In the intestinal tract, Cs-137 encounters up to 1014 bacteria in the mammalian intestine (18). We postulated that the process of Cs-137 uptake was mediated through the metabolic system of the intestinal bacteria. Bacteria transport ions and metabolic products, through channel and membrane transport proteins that exist on their cell surface. These proteins maintain the intracellular conditions of the bacterial cell. However, potassium (K) ion channel does not transport sodium (Na) ions, despite having ion radius larger than that of Na and both ions belong to the same family of elements. The K channel acts as an ion selectivity filter, transporting only K+ (19). However, it has been reported, that Cs ions can enter cells through the Na–K+ pump (14). The rate of Cs transport is no more than ~0.25 times that of K. Furthermore, estimates of the relative selectivity of K and Cs by the K channels and Na pump have been described (14), with most studies reporting that the Cs:K selectivity ratio varies from <0.02 to ~0.2. Moreover, the typical Cs:K selectivity ratio for the Na pump is 0.25 (14). It is thus clear, that cells transport Cs ion. There have been some publications discussing uptake of Cs by microorganisms as well as proposed mechanisms (2023). Therefore, we hypothesized that intestinal bacteria can also take up Cs-137 like other bacteria.

In this study, we used Bifidobacterium, Bacteroides, and Clostridium species for the Cs-137 uptake assays. These species were selected as they are dominant in the bovine intestine (24). We investigated whether feces were associated with Cs-137 elimination from the bodies, and whether intestinal bacteria indeed take up the radionuclide. We also checked for any competitive uptake between Cs-137 and K. These examinations should help in clarifying the contribution of feces in Cs-137 elimination.

Materials and Methods

Samples

During the period between October 20, 2011 and March 6, 2012, we sampled the skeletal muscle (longissimus muscle) from a total of 23 cattle (15 female and 8 male) in Kawauchi village and Tomioka town. We also obtained the fecal samples from 6 in Kawauchi village and 1 in Tomioka town. Urine was obtained from 3 cattle. In Tomioka town, feces, stomach content, and muscles were obtained from Inobuta (mixed kind; pig and wild boar) samples. Boar–pig hybrids are the hybridized offspring of a cross between the wild boar (Sus scrofa) and any domestic pig (Sus scrofa domesticus). Inobuta meat is known as a healthy alternative to other main meat products because it is tasty and low in fat. The number of wild Inobuta was increased in Fukushima after the Great East Japan Earthquake.

It has been reported that the highest distribution of Cs-137 is in the skeletal muscle (6). Therefore, by comparing the Cs-137 concentrations in the skeletal muscle and feces, the distribution of the radionuclide in the feces can be determined. In this experiment, we examined if Cs-137 was discharged via the feces and urine in the Fukushima cattle. In order to consider the discharge route, we compared the Cs-137 concentrations in the feces and urine. Furthermore, we assumed that the Cs-137 concentration in ruminal digests would fluctuate due to the digestive processes. Therefore, examination of the Cs-137 concentration at an intermediate point between food intake and excretion of feces was essential. For this purpose, the Cs-137 concentration in the ruminal content was also determined. In addition, we suspected that through the Cs-137 uptake activity, the intestinal flora might play an important role in inhibiting the body's absorption of the radionuclide from the intestine.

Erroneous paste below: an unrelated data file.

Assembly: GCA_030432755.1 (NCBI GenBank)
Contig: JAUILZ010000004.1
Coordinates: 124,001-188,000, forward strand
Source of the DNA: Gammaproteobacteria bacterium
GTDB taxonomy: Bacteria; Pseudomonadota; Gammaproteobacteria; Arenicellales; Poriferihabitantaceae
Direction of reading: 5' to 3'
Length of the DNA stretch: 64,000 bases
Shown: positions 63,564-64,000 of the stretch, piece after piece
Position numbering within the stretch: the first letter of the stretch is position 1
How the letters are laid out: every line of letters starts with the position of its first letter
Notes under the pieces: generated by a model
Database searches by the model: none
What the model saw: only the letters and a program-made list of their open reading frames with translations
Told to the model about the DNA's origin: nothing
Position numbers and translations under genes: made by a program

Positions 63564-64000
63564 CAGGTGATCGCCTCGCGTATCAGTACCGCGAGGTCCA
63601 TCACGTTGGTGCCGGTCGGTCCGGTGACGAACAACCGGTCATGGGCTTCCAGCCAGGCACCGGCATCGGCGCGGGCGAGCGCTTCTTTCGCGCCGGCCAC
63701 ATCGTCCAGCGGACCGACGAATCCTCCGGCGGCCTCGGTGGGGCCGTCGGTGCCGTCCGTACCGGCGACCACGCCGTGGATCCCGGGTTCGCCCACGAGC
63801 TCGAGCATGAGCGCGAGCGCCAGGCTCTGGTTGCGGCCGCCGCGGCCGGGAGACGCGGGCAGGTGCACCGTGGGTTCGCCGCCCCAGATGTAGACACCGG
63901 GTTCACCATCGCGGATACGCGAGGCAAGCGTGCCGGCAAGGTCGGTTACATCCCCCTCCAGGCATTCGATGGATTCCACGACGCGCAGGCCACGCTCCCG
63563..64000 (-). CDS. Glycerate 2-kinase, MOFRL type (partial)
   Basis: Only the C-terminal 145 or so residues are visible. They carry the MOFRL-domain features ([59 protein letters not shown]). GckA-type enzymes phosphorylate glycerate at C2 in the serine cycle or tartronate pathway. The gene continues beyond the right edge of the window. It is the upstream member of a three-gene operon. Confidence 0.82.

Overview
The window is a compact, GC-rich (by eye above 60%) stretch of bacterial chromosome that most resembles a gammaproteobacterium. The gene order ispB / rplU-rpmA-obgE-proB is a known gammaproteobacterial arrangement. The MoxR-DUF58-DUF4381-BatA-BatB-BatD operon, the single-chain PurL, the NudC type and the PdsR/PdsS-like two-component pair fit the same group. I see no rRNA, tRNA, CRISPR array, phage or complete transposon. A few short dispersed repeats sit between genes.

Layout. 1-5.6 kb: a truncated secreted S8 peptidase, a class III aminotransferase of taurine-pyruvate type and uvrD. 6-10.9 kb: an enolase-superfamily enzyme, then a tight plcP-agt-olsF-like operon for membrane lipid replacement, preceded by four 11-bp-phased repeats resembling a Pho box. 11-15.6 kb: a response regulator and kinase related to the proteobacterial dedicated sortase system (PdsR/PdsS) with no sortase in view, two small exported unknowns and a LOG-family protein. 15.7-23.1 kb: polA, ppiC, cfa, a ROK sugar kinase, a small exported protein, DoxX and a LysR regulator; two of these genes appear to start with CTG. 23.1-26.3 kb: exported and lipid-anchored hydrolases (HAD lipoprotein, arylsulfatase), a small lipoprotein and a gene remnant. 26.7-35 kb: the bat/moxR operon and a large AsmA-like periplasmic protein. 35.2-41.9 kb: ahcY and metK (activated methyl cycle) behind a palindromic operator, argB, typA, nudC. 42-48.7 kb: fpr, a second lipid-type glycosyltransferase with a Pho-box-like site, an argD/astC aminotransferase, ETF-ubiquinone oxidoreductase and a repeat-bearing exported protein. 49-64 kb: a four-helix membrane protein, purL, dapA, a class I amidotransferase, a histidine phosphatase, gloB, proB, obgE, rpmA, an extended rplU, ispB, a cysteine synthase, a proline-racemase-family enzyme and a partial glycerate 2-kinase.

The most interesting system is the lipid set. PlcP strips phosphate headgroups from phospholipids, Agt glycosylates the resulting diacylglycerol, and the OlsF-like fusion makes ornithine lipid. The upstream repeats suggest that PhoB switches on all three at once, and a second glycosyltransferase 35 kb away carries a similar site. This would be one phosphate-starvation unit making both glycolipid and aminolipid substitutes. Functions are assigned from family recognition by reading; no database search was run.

Soil and grass samples were collected at the place where the cattle were caught. Soil samples were taken in a square 30 × 30 cm from the surface to the depth of 10 cm. Radioactivity concentration was calculated into kBq/m2 by the method previously described (6). Only the leafy portions of grasses were sampled and analyzed.

Kawauchi village and Tomioka town represented two different contamination levels of radionuclides (Figure 1). Air dose rate in Kawauchi village was more than 1.0 μSv/h, and 9.5 μSv/h and fewer at sampling time, while that of Tomioka town was more than 3.8 μSv/h, and 19.0 μSv/h and fewer at sampling time, respectively (URL: https://ramap.jmc.or.jp/map/#lat=37.457027049337896&lon=140.83407992880714&z=11&b=std&t=undefined&s=25,0,0,0&c$=$20110429_dr). The cattle demographics are presented in Table 1. We have tried to examine the excretion route of Cs-137 and measure the radioactivity in samples.

FIGURE 1
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Figure 1. Study sites. Sites of cattle sampling in Fukushima Prefecture, within a range of 20-km from the Fukushima Daiichi Nuclear Power Plant (FNPP). ◦: The locations of sampled cattle, Tomioka town, and Kawauchi village. These locations had different air dose rates. The maps were prepared from open-access base maps freely available for public and academic use (source: http://maps.gsi.go.jp, from the Geographic Information Authority of Japan).